WiMax equipment and component makers this week announced steady progress on fixed wireless broadband products but looked eagerly to a future mobile WiMax as industry participants gathered at the Wireless Communications Alliance's WCA International Symposium & Business Expo in San Jose, California.
With a standard for fixed WiMax complete and a product certification program in the works, vendors are preparing to ship interoperable base stations and customer premises equipment (CPE) later this year. They see the technology as an alternative to stationary broadband services such as DSL (digital subscriber line) and cable. The WiMax Forum industry group is expected to start certifying interoperability of products around the middle of this year. However, some vendors are now focusing greater attention on a mobile form of WiMax that is still being standardized and is expected to hit the market next year.
Tireless WiMax backer Intel announced it is teaming up with one of China's biggest telecommunications equipment makers on both generations of WiMax. ZiMax Technologies, a subsidiary of Shenzhen, China-based ZTE, will use Intel's upcoming Rosedale chip set in infrastructure and CPE equipment for fixed WiMax. ZiMax, which has offices in San Diego, Shenzhen, and Shanghai, plans to begin shipping fixed WiMax gear this year for carriers in China, Eastern Europe, and Southeast Asia, according to the company.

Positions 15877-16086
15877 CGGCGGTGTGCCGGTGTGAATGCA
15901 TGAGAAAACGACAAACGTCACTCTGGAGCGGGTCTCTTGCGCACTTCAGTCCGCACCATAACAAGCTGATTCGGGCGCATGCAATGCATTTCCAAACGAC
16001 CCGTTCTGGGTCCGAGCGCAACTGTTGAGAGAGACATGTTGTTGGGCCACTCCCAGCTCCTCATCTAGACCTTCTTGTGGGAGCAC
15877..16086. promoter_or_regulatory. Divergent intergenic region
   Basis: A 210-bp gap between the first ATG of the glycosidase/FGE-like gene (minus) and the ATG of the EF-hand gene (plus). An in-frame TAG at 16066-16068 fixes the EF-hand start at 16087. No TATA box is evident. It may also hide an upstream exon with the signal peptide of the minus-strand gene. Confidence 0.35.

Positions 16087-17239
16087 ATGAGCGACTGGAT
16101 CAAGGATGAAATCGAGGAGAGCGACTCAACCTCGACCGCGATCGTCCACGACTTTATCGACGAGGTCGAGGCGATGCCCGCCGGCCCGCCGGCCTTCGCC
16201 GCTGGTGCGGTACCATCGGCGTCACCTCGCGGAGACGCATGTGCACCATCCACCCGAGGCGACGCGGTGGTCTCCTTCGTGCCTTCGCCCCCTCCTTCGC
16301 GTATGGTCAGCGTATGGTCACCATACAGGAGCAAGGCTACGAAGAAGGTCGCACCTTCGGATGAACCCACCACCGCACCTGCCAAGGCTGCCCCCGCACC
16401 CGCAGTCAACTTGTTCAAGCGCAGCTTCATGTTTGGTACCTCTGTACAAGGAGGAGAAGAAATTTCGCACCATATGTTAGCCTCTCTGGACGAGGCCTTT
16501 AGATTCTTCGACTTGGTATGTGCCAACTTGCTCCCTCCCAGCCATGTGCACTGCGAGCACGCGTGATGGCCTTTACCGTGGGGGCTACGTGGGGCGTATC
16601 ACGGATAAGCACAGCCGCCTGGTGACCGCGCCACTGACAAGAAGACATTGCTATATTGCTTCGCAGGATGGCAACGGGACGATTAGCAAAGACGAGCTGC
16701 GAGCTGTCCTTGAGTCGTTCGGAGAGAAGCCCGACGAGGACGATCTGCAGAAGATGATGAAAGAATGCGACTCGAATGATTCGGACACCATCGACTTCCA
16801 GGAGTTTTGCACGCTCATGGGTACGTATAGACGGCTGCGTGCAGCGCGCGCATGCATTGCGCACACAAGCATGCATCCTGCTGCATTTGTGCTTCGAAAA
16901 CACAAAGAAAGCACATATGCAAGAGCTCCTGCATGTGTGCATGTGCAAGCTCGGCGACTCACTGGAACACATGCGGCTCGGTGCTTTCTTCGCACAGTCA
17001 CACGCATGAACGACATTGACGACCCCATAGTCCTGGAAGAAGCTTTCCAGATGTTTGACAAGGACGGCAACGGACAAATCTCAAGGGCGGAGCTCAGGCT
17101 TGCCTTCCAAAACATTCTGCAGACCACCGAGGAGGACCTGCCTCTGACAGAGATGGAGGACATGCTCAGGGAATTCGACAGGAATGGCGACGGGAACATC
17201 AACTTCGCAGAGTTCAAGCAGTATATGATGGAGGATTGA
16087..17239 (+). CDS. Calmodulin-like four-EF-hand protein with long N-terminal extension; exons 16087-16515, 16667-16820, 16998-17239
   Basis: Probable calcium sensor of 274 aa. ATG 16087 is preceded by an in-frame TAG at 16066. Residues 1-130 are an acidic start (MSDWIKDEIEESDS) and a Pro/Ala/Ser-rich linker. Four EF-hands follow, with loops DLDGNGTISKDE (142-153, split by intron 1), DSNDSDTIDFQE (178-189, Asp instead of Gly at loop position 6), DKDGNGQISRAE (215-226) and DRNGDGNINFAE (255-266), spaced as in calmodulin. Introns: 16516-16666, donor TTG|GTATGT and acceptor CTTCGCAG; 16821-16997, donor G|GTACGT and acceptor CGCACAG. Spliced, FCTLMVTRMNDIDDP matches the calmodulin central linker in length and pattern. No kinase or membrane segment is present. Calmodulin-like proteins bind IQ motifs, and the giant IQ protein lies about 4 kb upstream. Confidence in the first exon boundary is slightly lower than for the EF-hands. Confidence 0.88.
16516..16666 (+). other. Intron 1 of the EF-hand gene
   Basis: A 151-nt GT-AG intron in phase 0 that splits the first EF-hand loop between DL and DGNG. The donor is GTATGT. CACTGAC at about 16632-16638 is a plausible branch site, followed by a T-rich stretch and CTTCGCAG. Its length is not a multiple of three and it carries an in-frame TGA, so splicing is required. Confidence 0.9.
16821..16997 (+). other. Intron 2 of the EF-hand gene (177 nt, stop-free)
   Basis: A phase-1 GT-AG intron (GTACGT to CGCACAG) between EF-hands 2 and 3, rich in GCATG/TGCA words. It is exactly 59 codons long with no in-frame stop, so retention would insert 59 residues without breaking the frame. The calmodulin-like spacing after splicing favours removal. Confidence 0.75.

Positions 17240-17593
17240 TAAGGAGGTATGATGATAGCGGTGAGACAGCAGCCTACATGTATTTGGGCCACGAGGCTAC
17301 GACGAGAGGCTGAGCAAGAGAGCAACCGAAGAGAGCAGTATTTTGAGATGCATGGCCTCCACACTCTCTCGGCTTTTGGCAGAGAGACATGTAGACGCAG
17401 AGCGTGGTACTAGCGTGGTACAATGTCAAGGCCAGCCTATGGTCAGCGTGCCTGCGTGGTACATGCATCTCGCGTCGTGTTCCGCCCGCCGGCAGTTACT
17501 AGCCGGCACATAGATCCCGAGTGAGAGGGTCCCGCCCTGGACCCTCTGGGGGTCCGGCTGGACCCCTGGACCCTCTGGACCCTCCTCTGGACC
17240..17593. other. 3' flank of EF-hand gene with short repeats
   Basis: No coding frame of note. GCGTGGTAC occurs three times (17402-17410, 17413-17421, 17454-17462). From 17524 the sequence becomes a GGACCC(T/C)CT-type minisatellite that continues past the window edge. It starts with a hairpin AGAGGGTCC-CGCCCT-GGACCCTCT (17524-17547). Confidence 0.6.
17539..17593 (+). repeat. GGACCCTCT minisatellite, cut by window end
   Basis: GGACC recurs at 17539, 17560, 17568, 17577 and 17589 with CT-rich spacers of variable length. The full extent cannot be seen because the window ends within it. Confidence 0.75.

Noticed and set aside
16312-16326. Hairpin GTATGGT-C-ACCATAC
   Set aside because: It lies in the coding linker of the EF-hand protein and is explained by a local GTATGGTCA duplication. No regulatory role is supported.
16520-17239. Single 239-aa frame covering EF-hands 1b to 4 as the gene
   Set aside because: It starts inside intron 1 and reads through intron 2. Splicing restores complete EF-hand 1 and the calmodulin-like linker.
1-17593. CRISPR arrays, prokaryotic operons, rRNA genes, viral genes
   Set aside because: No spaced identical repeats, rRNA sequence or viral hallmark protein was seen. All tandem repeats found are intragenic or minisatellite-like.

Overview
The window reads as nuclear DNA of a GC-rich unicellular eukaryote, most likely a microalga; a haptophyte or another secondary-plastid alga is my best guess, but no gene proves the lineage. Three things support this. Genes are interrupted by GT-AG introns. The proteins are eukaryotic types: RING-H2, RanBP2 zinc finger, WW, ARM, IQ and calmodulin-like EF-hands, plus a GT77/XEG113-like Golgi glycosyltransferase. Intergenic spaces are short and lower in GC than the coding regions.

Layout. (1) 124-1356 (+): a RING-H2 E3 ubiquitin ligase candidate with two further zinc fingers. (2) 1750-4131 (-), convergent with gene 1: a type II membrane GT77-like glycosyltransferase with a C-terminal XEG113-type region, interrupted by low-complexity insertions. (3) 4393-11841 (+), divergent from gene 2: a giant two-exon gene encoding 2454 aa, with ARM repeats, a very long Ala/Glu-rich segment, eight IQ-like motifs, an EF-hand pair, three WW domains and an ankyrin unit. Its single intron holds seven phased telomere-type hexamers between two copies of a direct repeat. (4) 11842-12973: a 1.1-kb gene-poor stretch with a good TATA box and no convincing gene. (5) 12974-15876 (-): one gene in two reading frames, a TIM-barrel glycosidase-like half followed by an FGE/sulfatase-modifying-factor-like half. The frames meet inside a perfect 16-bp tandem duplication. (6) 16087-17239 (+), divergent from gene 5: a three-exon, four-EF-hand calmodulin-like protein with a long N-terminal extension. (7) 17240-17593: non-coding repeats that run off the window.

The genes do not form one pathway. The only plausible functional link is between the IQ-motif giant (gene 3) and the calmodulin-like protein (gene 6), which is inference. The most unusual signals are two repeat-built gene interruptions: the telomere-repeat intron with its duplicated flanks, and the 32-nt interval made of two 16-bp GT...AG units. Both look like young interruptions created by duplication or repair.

Intel is confident that Rosedale-based equipment will find a receptive market for fixed WiMax services, but it has higher hopes for services that will work on the road.
"Rosedale starts the WiMax clock ... in terms of building market momentum," said Scott Richardson, general manager of Intel's Broadband Wireless Division, in an interview at the conference. However, "the mobile opportunity ends up being the largest opportunity," he said. Intel expects to integrate mobile WiMax into its Centrino chip set along with Wi-Fi beginning in late 2006, with a wide rollout in 2007.
The companies also will jointly contribute to the development of standards and specifications for both fixed and mobile WiMax, said Sean Maloney, Intel executive vice president and general manager of the Intel Communications Group, in a keynote address Wednesday at WCA.
A key to the success of mobile WiMax will be more unified specifications, Richardson said. Currently the WiMax Forum industry group defines many implementation options through what it calls "profiles," he said. That may work for fixed WiMax because the customer equipment for that technology stays at the subscriber's home, but it won't work for a mobile technology in which a device could be brought to many different countries, he said.
Ultimately, Intel would like to see the WiMax Forum narrow the options down from something on the order of 20 to just a few, Richardson said.
Intel and ZiMax also will push for harmonized allocation of spectrum for WiMax, with an eye to 2.5GHz as a band that could be opened to mobile WiMax in many countries, allowing for international roaming, Richardson said.
RHK Inc. analyst Nitin Shah warned that getting many countries to agree on use of a spectrum band is a tall order. The 2.5GHz band is assigned to wireless broadband services in much of the Western Hemisphere, but not in many other parts of the world, Shah said.